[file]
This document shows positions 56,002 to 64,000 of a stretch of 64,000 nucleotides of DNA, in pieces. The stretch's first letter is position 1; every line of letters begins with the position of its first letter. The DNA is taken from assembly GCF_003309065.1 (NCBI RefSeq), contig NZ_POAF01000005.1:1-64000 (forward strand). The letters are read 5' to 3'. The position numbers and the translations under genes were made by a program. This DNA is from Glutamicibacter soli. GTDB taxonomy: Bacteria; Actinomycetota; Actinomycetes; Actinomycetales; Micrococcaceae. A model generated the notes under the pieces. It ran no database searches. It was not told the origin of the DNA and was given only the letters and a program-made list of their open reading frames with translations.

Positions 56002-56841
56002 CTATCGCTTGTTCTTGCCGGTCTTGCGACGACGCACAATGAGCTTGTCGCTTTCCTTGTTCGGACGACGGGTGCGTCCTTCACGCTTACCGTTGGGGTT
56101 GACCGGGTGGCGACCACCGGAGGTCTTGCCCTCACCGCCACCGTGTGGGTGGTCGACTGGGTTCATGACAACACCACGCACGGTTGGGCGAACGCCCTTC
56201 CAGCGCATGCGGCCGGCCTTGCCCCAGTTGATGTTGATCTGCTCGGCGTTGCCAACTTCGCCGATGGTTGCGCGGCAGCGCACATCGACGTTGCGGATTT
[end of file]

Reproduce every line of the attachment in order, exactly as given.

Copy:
This document shows positions 56,002 to 64,000 of a stretch of 64,000 nucleotides of DNA, in pieces. The stretch's first letter is position 1; every line of letters begins with the position of its first letter. The DNA is taken from assembly GCF_003309065.1 (NCBI RefSeq), contig NZ_POAF01000005.1:1-64000 (forward strand). The letters are read 5' to 3'. The position numbers and the translations under genes were made by a program. This DNA is from Glutamicibacter soli. GTDB taxonomy: Bacteria; Actinomycetota; Actinomycetes; Actinomycetales; Micrococcaceae. A model generated the notes under the pieces. It ran no database searches. It was not told the origin of the DNA and was given only the letters and a program-made list of their open reading frames with translations.

Positions 56002-56841
56002 CTATCGCTTGTTCTTGCCGGTCTTGCGACGACGCACAATGAGCTTGTCGCTTTCCTTGTTCGGACGACGGGTGCGTCCTTCACGCTTACCGTTGGGGTT
56101 GACCGGGTGGCGACCACCGGAGGTCTTGCCCTCACCGCCACCGTGTGGGTGGTCGACTGGGTTCATGACAACACCACGCACGGTTGGGCGAACGCCCTTC
56201 CAGCGCATGCGGCCGGCCTTGCCCCAGTTGATGTTGATCTGCTCGGCGTTGCCAACTTCGCCGATGGTTGCGCGGCAGCGCACATCGACGTTGCGGATTT